These changes were discernible earlier, since the long-awaited economic growth, international recognition and integration into NATO and the European Union had adverse implications for thinks tanks that counted mostly on foreign donations. As the living standard in the country rose and the political situation stabilized, international foundations began to lose interest in Lithuania in favor of African, Asian, Middle East, CIS and other less economically advanced and politically stable countries. Most international organizations and foundations began to withdraw from Central and Eastern European countries or narrowed their activities or reduced funding in this region already several years ago. Today our former donors who think that we have achieved a comfortable living can be reminded that the living standard in our country is eight times lower than that in the EU average. Still, they are right to say that many more countries are struggling with poverty than we are.
An important factor underlying the reduction of international support has been the economic decline of the world’s leading economies and their internal social problems which have been absorbing resources in the first place. These processes became quite obvious when large international donor foundations withdrew from Lithuania and the remaining organizations markedly cut down their funding. Funds that were designated for the country’s integration in international organizations shrank as well.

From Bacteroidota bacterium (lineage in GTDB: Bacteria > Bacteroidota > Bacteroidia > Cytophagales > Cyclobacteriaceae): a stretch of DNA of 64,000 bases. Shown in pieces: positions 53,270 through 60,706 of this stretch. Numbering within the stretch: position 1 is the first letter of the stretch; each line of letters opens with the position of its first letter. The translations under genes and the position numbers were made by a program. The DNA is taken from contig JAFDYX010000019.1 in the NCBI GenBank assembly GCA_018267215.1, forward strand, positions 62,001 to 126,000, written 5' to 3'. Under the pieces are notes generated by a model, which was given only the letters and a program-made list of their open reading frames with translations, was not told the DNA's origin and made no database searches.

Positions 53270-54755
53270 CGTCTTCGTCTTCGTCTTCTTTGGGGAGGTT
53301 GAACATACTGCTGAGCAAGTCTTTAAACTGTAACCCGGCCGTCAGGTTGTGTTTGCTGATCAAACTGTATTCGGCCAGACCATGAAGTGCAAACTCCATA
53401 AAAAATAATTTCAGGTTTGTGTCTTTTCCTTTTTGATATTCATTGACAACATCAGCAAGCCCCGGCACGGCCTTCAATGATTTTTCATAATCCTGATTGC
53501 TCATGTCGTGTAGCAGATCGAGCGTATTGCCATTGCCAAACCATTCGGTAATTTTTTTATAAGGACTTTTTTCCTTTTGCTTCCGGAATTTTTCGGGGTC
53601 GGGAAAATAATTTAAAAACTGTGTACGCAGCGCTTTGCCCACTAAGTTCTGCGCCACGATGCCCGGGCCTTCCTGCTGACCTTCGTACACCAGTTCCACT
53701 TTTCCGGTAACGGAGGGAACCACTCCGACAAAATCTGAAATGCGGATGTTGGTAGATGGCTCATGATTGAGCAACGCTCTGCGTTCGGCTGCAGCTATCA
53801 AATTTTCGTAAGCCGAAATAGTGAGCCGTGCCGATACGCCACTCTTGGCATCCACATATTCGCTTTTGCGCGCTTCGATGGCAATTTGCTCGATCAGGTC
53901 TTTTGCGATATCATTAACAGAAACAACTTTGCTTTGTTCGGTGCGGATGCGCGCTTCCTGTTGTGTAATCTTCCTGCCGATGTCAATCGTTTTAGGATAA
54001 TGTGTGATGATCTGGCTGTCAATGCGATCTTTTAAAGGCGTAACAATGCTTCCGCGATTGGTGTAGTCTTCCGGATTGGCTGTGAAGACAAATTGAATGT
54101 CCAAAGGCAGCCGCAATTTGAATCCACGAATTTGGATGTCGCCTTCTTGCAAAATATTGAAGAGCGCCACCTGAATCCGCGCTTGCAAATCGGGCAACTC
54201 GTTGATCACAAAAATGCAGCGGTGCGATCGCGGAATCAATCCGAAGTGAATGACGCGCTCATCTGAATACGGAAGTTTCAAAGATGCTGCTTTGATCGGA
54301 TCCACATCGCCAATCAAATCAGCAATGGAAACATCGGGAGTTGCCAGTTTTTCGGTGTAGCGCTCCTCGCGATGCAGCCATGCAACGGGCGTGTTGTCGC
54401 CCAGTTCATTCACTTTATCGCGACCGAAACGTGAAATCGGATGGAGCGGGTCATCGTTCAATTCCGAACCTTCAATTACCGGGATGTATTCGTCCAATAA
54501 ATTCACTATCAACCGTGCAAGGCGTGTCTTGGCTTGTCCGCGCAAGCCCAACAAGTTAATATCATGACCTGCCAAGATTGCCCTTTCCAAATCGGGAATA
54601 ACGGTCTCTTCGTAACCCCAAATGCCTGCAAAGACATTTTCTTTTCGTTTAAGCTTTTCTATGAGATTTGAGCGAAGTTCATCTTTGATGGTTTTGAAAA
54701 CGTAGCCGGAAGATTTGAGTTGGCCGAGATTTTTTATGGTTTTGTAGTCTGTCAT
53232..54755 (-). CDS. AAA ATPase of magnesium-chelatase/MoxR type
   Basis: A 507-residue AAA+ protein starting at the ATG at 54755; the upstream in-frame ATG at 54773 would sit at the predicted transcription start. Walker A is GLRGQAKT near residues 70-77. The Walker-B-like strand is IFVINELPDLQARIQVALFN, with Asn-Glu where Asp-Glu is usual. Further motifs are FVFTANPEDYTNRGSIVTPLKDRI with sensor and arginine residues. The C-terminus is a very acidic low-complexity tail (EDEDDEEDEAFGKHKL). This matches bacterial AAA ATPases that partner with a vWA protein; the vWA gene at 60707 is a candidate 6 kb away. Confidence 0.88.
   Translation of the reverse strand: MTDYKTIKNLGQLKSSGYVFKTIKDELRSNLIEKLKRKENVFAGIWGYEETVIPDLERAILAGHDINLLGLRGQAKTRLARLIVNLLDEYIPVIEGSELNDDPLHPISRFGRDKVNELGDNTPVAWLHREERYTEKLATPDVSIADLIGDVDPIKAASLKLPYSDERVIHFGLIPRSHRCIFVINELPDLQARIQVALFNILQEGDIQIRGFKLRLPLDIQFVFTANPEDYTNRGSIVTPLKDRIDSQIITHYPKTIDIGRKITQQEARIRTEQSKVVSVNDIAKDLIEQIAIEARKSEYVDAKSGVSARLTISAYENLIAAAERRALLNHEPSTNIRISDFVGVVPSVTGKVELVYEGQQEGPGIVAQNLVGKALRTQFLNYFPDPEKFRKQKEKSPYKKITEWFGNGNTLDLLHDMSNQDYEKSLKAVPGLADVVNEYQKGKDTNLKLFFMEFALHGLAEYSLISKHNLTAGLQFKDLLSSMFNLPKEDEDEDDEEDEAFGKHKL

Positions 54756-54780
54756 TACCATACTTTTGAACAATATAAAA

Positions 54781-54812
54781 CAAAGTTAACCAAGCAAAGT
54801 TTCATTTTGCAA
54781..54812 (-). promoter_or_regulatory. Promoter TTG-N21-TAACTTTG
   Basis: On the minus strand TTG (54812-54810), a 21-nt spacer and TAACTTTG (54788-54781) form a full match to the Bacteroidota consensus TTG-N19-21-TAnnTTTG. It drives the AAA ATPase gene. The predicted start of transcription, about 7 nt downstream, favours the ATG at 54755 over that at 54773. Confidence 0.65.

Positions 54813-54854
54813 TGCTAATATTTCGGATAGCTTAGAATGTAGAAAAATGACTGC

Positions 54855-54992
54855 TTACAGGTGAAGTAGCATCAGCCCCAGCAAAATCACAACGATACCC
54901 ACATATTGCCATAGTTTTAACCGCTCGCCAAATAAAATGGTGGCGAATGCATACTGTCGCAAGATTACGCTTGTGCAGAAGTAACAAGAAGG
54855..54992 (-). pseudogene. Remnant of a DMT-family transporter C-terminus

In designing next year’s activities, allowance should be made for a strong probability that, after accession into the European Union, donations from the US, which account for 32 percent of total international funding today, will go down. At present it is not clear how things will stand with funding from other large international donor-countries, such as Denmark (almost 19 percent of total international funding), Germany (16.1 percent), Finland (7.8 percent) or Sweden (6.5 percent). Upon Lithuania’s joining the EU, these countries are not only colleagues but also competitors.